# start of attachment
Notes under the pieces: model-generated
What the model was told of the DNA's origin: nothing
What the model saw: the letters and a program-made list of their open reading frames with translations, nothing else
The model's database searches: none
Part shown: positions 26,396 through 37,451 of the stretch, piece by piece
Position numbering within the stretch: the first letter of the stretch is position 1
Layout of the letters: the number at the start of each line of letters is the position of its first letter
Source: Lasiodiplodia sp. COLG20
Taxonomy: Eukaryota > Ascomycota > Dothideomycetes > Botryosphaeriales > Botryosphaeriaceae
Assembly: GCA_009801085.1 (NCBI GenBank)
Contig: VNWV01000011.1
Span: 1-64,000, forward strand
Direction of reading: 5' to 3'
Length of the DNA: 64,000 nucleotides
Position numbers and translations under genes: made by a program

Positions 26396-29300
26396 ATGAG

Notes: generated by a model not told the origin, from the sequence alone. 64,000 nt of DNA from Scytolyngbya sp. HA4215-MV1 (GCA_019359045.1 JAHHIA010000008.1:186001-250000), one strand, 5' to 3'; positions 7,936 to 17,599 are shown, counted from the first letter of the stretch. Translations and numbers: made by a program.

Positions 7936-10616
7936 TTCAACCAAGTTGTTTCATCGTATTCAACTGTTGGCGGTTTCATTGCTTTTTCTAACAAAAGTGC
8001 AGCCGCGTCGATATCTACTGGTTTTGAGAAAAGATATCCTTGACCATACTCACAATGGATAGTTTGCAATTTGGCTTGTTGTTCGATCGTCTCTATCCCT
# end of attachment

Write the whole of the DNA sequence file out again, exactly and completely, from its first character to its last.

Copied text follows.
Notes under the pieces: model-generated
What the model was told of the DNA's origin: nothing
What the model saw: the letters and a program-made list of their open reading frames with translations, nothing else
The model's database searches: none
Part shown: positions 26,396 through 37,451 of the stretch, piece by piece
Position numbering within the stretch: the first letter of the stretch is position 1
Layout of the letters: the number at the start of each line of letters is the position of its first letter
Source: Lasiodiplodia sp. COLG20
Taxonomy: Eukaryota > Ascomycota > Dothideomycetes > Botryosphaeriales > Botryosphaeriaceae
Assembly: GCA_009801085.1 (NCBI GenBank)
Contig: VNWV01000011.1
Span: 1-64,000, forward strand
Direction of reading: 5' to 3'
Length of the DNA: 64,000 nucleotides
Position numbers and translations under genes: made by a program

Positions 26396-29300
26396 ATGAG

Notes: generated by a model not told the origin, from the sequence alone. 64,000 nt of DNA from Scytolyngbya sp. HA4215-MV1 (GCA_019359045.1 JAHHIA010000008.1:186001-250000), one strand, 5' to 3'; positions 7,936 to 17,599 are shown, counted from the first letter of the stretch. Translations and numbers: made by a program.

Positions 7936-10616
7936 TTCAACCAAGTTGTTTCATCGTATTCAACTGTTGGCGGTTTCATTGCTTTTTCTAACAAAAGTGC
8001 AGCCGCGTCGATATCTACTGGTTTTGAGAAAAGATATCCTTGACCATACTCACAATGGATAGTTTGCAATTTGGCTTGTTGTTCGATCGTCTCTATCCCT